It's natural to be surprised by and remark upon these coincidences when they happen, but it's all too tempting to jump to the conclusion that there must be some other explanation than pure chance. This kind of error is called a type I error in statistics. For those who are biased in favour of certain explanations, whether religious, supernatural, paranormal or pseudoscientific, type I errors are particularly common. Often, the supposed explanation is more preposterous that the observations are the result of chance.
For example, if a vague image of something that could be construed as looking like a bearded face appears on a piece of burnt toast, one explanation is that the facial resemblance is coincidental. Another explanation is that the coincidence is too improbable, ergo this must be a manifestation of Jesus Christ performing a miracle in order to demonstrate his existence to us.
This is irrational on a number of levels. It is improbable that Jesus has a contemporary existence. Even given the existence of Jesus, it is surely improbable that he would manifest in such a way. Whatever the probability that the pattern could have arisen by chance, the probability that this is a true divine manifestation is orders of magnitude more remote.
However impressive the coincidences might be that are experienced in the typical life, how much more incredible must be the greatest of the coincidences experienced in the world at large. Given the tremendous number of people living in the world, we should expect some truly impressive coincidences to occur. As such, skeptics will generally not believe extraordinary claims based on anecdotes which can be ascribed to coincidence.
Occasional coincidences happening to strangers is what we should predict and it is what we observe. If a coincidence has occurred to a stranger (and particularly if this stranger is only brought to our attention because of the coincidence), we should not be surprised unless the event is so improbable that nothing so impressive should be likely to happen to anybody in the entire population of the planet within the time frame of interest.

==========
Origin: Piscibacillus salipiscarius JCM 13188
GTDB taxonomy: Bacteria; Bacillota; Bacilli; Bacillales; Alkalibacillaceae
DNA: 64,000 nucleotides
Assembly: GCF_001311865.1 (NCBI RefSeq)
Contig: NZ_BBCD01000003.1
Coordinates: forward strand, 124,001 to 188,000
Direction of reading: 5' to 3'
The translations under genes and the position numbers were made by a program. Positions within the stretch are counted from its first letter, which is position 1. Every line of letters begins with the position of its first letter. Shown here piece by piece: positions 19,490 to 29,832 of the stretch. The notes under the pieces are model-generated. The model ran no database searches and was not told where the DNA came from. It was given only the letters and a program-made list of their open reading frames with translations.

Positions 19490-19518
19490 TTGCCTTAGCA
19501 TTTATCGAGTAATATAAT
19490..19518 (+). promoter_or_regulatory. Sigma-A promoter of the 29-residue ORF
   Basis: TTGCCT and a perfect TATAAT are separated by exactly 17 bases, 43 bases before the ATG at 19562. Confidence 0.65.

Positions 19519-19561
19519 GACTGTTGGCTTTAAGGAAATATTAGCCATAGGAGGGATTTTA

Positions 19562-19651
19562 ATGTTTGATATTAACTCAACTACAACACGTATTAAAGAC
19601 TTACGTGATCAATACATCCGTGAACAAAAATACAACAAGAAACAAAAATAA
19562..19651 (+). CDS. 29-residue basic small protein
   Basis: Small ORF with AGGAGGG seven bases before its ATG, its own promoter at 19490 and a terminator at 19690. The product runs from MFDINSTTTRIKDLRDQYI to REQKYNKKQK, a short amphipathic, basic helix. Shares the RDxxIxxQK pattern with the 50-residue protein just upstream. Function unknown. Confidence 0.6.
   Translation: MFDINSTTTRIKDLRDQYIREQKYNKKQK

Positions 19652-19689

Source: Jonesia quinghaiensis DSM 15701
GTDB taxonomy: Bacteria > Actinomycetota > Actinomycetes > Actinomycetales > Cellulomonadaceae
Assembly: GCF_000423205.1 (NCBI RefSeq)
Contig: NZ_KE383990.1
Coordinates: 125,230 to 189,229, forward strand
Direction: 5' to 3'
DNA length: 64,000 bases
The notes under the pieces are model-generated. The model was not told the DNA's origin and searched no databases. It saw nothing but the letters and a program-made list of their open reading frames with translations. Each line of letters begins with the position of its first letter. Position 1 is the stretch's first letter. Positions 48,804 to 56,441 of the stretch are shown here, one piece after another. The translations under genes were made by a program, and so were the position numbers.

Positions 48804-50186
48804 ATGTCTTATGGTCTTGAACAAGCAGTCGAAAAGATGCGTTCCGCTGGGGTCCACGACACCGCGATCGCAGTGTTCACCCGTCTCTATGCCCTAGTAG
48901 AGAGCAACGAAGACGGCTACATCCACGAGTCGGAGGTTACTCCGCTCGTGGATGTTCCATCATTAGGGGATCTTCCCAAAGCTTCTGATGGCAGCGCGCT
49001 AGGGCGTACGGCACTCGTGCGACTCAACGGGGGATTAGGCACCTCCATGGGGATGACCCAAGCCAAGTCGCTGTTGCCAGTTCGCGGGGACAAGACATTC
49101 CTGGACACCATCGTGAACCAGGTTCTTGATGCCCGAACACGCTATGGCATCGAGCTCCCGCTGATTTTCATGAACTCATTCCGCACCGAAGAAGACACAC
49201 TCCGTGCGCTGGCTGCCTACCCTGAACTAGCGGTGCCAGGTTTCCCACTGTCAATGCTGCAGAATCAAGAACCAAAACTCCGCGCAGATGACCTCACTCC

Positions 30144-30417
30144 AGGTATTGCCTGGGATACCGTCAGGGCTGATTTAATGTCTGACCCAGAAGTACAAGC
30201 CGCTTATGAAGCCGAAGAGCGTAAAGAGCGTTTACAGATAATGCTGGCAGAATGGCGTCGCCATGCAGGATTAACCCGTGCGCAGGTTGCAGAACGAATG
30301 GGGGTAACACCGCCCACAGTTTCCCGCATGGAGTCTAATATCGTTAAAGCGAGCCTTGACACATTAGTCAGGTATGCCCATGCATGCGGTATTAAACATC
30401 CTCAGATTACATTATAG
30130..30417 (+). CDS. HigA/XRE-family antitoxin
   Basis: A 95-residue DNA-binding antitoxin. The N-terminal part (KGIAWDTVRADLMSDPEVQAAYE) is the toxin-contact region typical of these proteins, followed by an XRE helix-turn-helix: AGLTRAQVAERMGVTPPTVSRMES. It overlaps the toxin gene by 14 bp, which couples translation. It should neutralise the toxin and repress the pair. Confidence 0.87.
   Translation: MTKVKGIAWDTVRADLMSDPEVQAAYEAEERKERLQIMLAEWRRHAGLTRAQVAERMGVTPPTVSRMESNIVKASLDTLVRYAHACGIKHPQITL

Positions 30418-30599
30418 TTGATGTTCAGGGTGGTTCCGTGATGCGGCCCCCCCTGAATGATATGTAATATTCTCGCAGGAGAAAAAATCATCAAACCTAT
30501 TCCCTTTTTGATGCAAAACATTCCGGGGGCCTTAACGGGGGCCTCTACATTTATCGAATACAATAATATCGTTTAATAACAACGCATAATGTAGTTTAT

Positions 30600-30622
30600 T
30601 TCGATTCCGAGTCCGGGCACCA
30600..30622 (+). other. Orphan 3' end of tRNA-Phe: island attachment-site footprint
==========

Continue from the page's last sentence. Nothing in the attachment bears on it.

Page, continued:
Surprising coincidences and type II errors
In statistics, a type II error is where a real phenomenon is dismissed due to insufficient evidence. It may be that we assume that any evidence in support of the phenomenon is a result of coincidence. An over-eagerness to ascribe remarkable occurrences to coincidence may make type II errors more common. The fact that skeptics like me are educated enough to realise that coincidences are inevitable may mean that some of us are more prone to these types of errors.
Again, the reason that a coincidental event is brought to our attention and how large the "category" that describes the person who experienced it affects how impressive a coincidence needs to be before we find it remarkable. We should expect to find more impressive coincidental anecdotes reported by the set of people who are strangers than by the set of people who are acquaintances. We should expect acquaintances to report more impressive coincidences than family, and we should expect more impressive coincidences to happen to family members than happen to us. It's a numbers game. The larger your sample size, the more impressive the most impressive coincidence is likely to be. If someone is brought to your attention specifically because of a coincidence, then the set of people you need to consider is the set of all people who might have been brought to your attention if this coincidence had happened to them.
This explains why we should be surprised to find that we have won the lottery, but less surprised to hear that a complete stranger has won. This does not represent a logical error, mistaking our subjective view for the objective one which holds all people equally likely to win. The odds of any individual person winning are remote (sample size of one), but the odds of anybody winning are relatively high (sample size of millions).
If we have a set of people we care about, and a set of people we don't care about, the set of people we care about is surely many orders of magnitude smaller. As such, it really is a cause for rational surprise if one of the people we care about wins the lottery.
In my next post, I will try to tie these thoughts into answering the question posed in my last one.